Aluminum giant Alcoa Inc. (NYSE: AA) and specialty parts maker Arconic Inc (NYSE: ARNC) split apart in late 2016. That's brought Alcoa back to its roots, so to speak, as an aluminum producer. However, there's more to understand, here, as Alcoa charts its own course into the future. Here's a quick primer on Alcoa today and how it makes most of its money.
The build-up and break-up
Leading up to the November 2016 split of Aloca and Arconic, "old" Alcoa was aggressively acquiring specialty parts business like RTI Metals, which expanded its exposure to both aerospace parts and titanium. But that $1.5 billion deal is just a single example; there were plenty of other acquisitions made as "old" Alcoa attempted to manage through a difficult commodity market by shifting up the value chain.
Along the way, though, "old" Alcoa was also rightsizing the commodity aluminum business. That included selling assets and shutting down older production facilities. The end goal was to cut costs and improve the efficiency of a struggling business. In other words, on the way to the split up the company, it was also upgrading its aluminum business so it could stand on its own.
It made a great deal of headway. Alcoa went from the 51st percentile on the aluminum cost curve to the 38th percentile between 2010 and 2016, and from the 30th to the 17th in Alumina. When the late 2016 breakup finally took place, the new Alcoa was a much better business than it had been only a few years earlier.
Back to basics, sort of
So, Alcoa has gotten back to its roots as a commodity producer. That means its top and bottom lines will generally go up and down with the prices of the commodities it produces. That list includes aluminum, alumina, and bauxite -- the entire aluminum value chain. It has material positions in each business, including being the largest bauxite miner in the world (the first step in the value chain).
About 15% of the bauxite Alcoa produces goes to third parties, with the rest consumed internally. Roughly 70% of the alumina it makes, meanwhile, goes to outsiders, with the rest feeding Alcoa's own needs. And since Alcoa isn't a consumer of aluminum, it sells all of the aluminum it produces.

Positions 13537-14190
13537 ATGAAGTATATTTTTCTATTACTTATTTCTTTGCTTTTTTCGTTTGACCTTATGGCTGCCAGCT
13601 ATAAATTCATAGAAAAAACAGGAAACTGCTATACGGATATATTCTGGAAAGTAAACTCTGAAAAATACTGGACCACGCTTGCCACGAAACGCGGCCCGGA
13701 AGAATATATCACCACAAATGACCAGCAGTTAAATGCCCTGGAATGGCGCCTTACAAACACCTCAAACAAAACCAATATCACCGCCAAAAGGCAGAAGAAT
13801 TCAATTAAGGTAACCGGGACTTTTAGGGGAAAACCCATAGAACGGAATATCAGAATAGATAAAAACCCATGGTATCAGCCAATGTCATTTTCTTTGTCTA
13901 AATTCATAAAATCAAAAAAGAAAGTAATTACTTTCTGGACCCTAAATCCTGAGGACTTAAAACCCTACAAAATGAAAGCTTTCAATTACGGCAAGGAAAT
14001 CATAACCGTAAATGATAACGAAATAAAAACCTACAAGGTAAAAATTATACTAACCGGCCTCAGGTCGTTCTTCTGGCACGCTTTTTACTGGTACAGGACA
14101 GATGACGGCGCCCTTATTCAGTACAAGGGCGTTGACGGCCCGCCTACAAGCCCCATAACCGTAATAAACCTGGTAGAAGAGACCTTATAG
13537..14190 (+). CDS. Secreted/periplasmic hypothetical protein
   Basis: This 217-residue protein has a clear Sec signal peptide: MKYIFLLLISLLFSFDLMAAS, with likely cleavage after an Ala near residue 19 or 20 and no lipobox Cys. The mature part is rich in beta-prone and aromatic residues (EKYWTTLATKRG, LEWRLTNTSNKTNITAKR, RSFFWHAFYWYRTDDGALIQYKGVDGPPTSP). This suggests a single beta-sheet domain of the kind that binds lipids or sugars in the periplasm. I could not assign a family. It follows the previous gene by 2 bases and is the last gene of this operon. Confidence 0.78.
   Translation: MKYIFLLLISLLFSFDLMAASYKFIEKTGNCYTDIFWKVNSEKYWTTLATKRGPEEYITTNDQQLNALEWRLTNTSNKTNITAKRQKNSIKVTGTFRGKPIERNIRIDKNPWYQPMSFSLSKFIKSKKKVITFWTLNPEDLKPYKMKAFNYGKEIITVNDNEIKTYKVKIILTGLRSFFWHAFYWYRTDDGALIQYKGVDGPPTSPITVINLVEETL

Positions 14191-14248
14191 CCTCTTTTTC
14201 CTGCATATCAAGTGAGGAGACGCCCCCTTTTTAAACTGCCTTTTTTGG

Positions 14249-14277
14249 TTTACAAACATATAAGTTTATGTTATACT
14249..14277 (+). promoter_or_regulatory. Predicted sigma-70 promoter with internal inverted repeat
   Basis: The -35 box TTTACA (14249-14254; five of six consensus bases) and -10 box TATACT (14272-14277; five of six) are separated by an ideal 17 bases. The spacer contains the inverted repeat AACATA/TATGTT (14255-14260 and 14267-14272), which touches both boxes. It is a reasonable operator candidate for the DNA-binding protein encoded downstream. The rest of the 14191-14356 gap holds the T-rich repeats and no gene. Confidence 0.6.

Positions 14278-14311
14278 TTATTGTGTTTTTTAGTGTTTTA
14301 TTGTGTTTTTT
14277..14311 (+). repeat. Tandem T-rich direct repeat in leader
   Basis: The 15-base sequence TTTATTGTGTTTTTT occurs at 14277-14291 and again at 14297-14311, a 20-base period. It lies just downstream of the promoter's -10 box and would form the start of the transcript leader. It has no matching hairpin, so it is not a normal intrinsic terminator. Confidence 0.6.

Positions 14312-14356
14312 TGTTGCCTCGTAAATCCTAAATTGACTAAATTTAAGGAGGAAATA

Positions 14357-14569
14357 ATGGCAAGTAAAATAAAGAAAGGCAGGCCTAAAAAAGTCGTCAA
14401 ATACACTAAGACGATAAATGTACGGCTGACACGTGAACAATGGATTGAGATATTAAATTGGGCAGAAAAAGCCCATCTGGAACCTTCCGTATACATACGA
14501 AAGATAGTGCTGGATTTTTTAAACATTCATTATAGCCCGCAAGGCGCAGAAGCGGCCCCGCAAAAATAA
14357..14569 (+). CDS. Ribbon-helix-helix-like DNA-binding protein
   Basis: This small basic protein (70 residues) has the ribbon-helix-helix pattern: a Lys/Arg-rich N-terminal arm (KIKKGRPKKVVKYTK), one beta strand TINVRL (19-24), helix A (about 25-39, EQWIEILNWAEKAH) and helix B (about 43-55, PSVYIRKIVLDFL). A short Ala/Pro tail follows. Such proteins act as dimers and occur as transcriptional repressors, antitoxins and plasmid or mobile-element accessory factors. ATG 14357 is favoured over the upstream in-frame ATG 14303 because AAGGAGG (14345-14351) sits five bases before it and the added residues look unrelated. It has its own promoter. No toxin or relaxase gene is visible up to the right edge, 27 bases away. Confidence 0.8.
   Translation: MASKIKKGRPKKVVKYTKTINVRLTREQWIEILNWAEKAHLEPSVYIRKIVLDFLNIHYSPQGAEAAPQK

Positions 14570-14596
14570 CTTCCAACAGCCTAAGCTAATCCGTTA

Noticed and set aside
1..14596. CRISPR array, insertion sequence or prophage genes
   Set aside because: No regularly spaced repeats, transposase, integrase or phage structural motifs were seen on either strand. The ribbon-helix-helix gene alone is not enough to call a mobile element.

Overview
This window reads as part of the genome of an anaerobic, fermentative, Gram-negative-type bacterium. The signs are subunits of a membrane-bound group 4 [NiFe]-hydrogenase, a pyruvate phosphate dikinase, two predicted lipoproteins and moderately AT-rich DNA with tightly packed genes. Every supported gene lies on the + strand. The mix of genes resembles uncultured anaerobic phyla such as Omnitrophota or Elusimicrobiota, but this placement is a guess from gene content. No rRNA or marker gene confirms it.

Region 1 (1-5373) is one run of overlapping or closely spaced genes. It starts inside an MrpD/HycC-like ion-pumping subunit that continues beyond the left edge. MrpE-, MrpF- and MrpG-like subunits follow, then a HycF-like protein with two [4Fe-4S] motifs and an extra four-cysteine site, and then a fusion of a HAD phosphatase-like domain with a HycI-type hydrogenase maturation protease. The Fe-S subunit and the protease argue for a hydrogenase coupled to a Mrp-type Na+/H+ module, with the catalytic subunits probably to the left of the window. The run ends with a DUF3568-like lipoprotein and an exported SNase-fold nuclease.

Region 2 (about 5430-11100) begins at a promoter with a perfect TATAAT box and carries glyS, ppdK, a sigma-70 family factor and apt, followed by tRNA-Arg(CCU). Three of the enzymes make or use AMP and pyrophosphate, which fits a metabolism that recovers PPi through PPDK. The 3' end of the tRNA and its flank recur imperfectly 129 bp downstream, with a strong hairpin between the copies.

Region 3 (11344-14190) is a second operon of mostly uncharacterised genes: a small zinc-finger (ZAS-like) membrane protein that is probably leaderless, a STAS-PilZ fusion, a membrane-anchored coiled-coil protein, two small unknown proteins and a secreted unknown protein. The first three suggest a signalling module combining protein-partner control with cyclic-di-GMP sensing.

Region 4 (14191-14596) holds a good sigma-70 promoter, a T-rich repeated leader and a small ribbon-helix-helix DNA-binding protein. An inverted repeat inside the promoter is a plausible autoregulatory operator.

Notably, Alcoa isn't just large, it's globally diversified. It owns or is a joint owner of facilities in North America, South America, Europe, Africa, and the Middle East. In other words, it's positioned to provide products across the aluminum value chain and across the globe.
It's also important to note that Alcoa isn't completely focused on commodity products. Arconic took the high-end businesses, like airplane parts, but Alcoa still produces rolled and cast products. Rolled products go into things like soda cans and food containers, while cast products are bought by industries as varied as auto manufacturing and construction. That's a far cry from what Arconic does, but Alcoa is still adding value to some of what it sells. That's differentiated from simply selling raw commodities. It's not the biggest part of the business, and Alcoa doesn't break it out, but you shouldn't forget about it, either.
If you were looking at Alcoa a few years ago, it was a much different company than it is today. After the late 2016 split from Arconic, Alcoa has returned to its roots as an aluminum producer. But it touches every level of the process from bauxite to the aluminum sheets used to make food containers. And it's important to note that Alcoa has made a great deal of progress on the cost front, placing it in a solid position within the aluminum industry. That said, commodity prices will be the driving force on the top and bottom lines. But if you have a positive outlook for aluminum, you should make sure you take the time to do a deep dive on Alcoa.
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